Coming back to the Chinese-proposed railway, although its implementation will be difficult, there are rumors that after the Piraeus Port acquisition, COSCO will set its sights on TrainOSE, the Hellenic railway operator which may give the Chinese company the perfect leverage to propel its business into a European transshipment hub.
China also has designs on other ports in Europe, such as the Turkish port of Ambarli, where COSCO set up a joint venture with China Merchants Holdings (International) and CIC Capital Corp (also two state-owned Chinese companies) to buy a 65 percent stake in the Kumport terminal. The Kumport terminal, together with the Port of Piraeus, could be integrated in a larger regional business strategy. Thanks to its capacity to receive ships of 18,000 TEU (Twenty-Foot Equivalent Units), COSCO can create a Chinese shipment hub in the Mediterranean Sea. All this, combined with the stakes that COSCO owns in the Suez Canal Container Terminal and the Port of Antwerp (Belgium), will create a network of shipment routes that will wrap around Europe’s shores.
But China’s economic charm goes beyond direct investment. The port of Venice is aiming to transform itself into a Venice Offshore Onshore Port System (VOOPS), preparing for docking megaships of 18,000 TEU and beyond. Italy hopes that this project will attract the attention of Chinese companies. It’s apparently working; in 2015 a large Chinese delegation visited Italy and took part at a gala dedicated to the rebuilding of the New Silk Road, having Venice as a terminus point.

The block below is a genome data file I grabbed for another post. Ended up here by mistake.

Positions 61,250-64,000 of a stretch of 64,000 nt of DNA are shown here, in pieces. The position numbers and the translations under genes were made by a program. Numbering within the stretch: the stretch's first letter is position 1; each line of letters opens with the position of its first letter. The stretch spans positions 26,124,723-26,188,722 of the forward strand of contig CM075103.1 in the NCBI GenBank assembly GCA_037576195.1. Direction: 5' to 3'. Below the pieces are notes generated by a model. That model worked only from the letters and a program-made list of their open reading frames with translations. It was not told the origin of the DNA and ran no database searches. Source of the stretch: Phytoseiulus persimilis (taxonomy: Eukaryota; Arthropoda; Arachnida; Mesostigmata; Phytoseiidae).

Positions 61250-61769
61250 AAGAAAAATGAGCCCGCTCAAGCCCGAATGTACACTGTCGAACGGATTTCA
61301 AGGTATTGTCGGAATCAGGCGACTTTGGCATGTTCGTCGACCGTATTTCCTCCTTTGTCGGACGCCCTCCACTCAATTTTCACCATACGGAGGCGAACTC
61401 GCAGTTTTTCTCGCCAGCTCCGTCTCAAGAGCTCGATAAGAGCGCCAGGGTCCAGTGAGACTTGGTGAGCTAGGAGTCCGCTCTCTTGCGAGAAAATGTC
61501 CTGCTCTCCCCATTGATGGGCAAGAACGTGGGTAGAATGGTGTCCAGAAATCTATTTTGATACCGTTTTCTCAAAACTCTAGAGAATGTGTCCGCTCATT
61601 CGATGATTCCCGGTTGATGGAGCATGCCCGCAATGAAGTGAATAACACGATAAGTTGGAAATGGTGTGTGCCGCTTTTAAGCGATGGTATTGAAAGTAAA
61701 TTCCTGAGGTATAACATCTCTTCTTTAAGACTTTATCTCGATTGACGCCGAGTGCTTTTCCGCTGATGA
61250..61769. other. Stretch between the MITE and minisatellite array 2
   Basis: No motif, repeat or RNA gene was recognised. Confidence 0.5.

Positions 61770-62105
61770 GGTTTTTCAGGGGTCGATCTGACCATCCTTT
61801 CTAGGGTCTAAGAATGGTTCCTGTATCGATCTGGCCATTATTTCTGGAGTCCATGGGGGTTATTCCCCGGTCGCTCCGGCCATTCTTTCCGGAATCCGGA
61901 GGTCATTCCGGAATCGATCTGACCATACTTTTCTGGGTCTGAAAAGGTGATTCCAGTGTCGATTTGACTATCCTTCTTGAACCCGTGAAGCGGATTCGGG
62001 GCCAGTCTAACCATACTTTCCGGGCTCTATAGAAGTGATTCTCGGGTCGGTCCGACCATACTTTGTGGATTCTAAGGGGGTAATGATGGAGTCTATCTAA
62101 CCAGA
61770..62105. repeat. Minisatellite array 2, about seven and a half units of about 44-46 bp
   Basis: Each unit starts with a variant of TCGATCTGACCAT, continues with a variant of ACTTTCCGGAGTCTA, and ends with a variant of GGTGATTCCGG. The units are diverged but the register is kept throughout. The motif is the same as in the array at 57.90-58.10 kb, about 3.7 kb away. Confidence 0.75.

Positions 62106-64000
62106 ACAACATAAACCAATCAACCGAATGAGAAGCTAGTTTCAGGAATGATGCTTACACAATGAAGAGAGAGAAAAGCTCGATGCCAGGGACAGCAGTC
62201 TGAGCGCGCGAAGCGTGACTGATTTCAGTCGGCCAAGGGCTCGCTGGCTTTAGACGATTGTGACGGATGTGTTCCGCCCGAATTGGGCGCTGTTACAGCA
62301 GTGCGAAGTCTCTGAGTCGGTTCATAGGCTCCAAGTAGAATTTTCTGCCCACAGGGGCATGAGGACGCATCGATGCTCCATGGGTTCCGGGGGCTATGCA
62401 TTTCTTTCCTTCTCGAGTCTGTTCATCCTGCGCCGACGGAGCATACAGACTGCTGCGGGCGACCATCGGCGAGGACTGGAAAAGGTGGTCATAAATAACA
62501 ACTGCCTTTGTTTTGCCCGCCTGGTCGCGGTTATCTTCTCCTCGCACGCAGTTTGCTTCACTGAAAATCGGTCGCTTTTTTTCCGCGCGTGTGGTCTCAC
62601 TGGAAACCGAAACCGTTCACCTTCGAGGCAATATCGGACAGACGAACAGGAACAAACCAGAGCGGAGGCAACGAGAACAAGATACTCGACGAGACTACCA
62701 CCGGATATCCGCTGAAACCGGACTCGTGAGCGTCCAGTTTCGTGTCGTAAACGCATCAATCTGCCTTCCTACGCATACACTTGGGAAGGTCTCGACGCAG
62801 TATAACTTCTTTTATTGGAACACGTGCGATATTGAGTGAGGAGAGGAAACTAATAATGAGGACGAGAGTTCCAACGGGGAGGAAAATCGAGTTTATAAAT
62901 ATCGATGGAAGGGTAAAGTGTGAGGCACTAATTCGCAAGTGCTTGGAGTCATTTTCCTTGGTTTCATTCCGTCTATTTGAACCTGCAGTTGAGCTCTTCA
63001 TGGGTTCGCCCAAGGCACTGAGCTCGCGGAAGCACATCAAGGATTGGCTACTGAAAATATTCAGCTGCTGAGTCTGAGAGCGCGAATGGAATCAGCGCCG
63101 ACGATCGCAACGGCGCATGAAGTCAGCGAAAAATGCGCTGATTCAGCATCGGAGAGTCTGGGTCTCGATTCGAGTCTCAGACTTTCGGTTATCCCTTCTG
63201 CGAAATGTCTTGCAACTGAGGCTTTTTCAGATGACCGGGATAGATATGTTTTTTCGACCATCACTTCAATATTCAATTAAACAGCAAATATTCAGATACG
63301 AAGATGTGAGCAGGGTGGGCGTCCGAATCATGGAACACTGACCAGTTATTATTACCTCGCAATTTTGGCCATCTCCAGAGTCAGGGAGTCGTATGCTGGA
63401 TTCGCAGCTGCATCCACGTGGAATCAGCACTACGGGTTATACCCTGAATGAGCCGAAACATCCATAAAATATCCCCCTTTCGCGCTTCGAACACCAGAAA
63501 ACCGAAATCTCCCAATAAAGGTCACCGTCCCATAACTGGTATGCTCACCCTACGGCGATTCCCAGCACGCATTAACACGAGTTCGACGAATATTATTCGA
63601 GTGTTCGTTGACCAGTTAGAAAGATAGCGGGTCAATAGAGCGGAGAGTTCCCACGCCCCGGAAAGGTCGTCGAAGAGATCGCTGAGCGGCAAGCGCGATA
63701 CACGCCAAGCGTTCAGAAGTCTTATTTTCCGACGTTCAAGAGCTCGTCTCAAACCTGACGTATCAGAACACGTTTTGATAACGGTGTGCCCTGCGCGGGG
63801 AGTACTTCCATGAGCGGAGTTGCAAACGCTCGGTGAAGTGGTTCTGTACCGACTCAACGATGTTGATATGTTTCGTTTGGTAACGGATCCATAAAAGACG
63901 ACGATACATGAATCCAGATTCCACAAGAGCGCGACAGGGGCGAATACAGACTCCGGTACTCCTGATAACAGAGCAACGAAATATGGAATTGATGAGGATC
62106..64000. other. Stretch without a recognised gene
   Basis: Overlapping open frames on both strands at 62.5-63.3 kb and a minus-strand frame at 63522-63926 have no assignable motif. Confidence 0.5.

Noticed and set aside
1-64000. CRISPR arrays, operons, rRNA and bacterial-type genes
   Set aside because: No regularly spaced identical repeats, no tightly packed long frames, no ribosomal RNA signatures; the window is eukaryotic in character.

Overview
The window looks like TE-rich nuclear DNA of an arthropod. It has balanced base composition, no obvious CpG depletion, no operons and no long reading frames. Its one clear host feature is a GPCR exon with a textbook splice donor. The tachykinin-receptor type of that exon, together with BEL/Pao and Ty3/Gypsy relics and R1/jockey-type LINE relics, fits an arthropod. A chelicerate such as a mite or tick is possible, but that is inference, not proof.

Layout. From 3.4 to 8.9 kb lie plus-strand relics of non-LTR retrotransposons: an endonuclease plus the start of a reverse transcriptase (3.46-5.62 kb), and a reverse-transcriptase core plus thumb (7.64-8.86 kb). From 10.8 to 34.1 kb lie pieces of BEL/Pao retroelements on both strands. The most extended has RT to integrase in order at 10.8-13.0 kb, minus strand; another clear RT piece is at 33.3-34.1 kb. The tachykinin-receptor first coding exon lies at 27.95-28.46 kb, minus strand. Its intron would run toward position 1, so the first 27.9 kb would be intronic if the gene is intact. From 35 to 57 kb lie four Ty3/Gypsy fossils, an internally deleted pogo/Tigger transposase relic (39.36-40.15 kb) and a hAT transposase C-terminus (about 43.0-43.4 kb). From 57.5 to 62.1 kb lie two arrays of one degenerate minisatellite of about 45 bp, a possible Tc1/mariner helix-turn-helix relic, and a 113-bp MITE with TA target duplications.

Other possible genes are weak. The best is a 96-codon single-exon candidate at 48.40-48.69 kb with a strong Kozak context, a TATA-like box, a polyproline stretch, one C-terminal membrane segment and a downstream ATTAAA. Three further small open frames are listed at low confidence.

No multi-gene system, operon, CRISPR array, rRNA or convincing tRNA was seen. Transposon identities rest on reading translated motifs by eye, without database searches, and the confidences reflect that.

While it is unclear how the acquisition of the port of Piraeus will redesign China-Europe relations in concert with the Belt and Road initiative. The mixture of European-Chinese dreams will probably gain momentum in an attempt, from both sides, to maintain economic growth. One can hope that these projects will take shape and until then, an optimistic stimulus is provided by the possible establishment of the China-EU joint investment fund.
Andreea Brînză is a researcher at The Romanian Institute for the Study of the Asia-Pacific (RISAP), where she analyses the geopolitics of East Asia, with a special focus on the Belt and Road Initiative.